4. Be Positive. I grew up in the town of Carville, Louisiana—so named because my family provided the town with its most indispensable federal employee, its postmaster. When I was growing up, my daddy convinced me that I was living in the best place in the world. He always made sure I remembered that we had the best climate, the best people, the best family, the best soil, the best peaches—the best everything. “Of any place that you could live in the world,” he’d tell me, “you’re living right here in Carville, Louisiana.” Man, I thought it was the garden spot of the universe. Did I know that there were places where the heat index wasn’t a hundred gazillion on an August day? No. Did I know that there was a Broadway or a Michigan Avenue or a Rodeo Drive? No. And I didn’t give a damn. Progressives are genetically inclined to talk about how bad things are. We’d rather be the skunk than enjoy the garden party. We need to be able to see the good—and make a case for making it better. In short, we need more of my daddy’s Carville attitude in Washington and less of our liberal activist carping one.

5. Use Their Weapons Against Them. Republicans love to talk about right and wrong. They do so with an absolutely religious fervor—and that makes sense because more than a small number of them use their religion as a justification for their policies. If they’re going to do that, it’s fair for us to ask questions like “Is cutting funds for the schools that educate the kids of the people fighting for us in Iraq a bad, stupid right-wing policy, or is it an affront to God?” “Is rolling back clean water protections so your rich contributors can blight the environment bad policy, or is it a sin for which you can burn in hell?”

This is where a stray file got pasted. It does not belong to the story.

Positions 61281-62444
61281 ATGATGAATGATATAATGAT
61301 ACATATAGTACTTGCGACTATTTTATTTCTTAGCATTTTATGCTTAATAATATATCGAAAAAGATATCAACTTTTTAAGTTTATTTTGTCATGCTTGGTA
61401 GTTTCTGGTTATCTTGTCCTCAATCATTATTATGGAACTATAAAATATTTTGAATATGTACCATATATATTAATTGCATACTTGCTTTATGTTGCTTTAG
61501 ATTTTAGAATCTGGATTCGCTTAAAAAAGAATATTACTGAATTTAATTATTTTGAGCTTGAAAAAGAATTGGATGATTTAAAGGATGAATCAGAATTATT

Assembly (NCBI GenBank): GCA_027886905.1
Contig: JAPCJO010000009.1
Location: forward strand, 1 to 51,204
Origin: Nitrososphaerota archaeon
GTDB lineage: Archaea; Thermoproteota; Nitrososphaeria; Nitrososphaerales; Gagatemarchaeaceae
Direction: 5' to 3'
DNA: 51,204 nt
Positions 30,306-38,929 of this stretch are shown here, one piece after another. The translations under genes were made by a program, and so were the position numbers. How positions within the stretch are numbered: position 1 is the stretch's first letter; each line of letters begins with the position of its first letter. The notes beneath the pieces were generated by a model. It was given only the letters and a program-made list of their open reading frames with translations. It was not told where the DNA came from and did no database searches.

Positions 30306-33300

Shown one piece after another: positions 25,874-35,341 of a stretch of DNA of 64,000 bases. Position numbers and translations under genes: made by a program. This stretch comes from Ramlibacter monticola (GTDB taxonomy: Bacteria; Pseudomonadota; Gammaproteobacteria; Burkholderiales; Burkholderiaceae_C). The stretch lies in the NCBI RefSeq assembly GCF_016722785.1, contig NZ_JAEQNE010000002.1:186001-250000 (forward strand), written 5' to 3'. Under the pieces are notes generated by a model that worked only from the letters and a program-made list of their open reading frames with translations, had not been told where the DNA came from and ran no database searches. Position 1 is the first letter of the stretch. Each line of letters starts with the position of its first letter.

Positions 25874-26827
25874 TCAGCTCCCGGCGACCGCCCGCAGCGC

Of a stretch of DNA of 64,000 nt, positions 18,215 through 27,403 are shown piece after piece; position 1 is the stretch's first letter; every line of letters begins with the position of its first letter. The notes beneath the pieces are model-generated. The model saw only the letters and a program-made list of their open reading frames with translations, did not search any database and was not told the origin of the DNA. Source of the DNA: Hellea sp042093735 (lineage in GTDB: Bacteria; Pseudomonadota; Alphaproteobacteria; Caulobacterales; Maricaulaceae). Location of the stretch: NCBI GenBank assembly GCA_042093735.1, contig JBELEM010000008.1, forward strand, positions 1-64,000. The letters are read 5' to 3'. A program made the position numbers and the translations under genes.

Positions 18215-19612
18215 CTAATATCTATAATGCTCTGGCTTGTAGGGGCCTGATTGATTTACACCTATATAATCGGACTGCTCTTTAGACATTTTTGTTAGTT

6. Attack Their Lack of True Patriotism. There are actually some people who will buy a used car from the dealer with the biggest flag. He’s usually the guy with the biggest mouth, too. The same goes for politics. We shouldn’t look for the biggest flag or listen to the biggest mouth—we should look for the real patriots, the ones who are willing to tell the truth and make America stronger. It is completely antithetical to the American ideal of generational promise to burden future generations with a massive amount of debt. Every American child has heard the story from his or her parents or grandparents about how they worked hard to make things better for the next generation. They struggled to be the first in their family to finish high school, so that the next generation could be the first to finish college, so that the next could be the first to finish graduate school. And whether our family came here on the Mayflower in 1620 or from Manila in 2003, we all share the belief that America is not just a good place today, but is going to be a better place tomorrow. Republicans have destroyed that. Being an American, honoring the flag, is much more than some trumped-up staged landing on an aircraft carrier. Just having a lot of red, white, and blue bunting at your convention isn’t patriotic. Their lack of understanding of what this country is really about demonstrates a total lack of patriotism. We need to call them out on it.

7. Never Just Oppose, Always Propose. I can tell you with absolute certainty that back in 680 B.C., the first sentence of the first speech in the first campaign of the first Athenian running for City-State Council was this: This election presents a choice. Every election is a choice, and as progressives, our goal must be to ensure that the choice isn’t between bad and nothing; the choice needs to be between bad and good. We progressives need to define our vision of America, not just react to the right wing’s vision of America. We don’t like the America they want to build, we need to show Americans something better.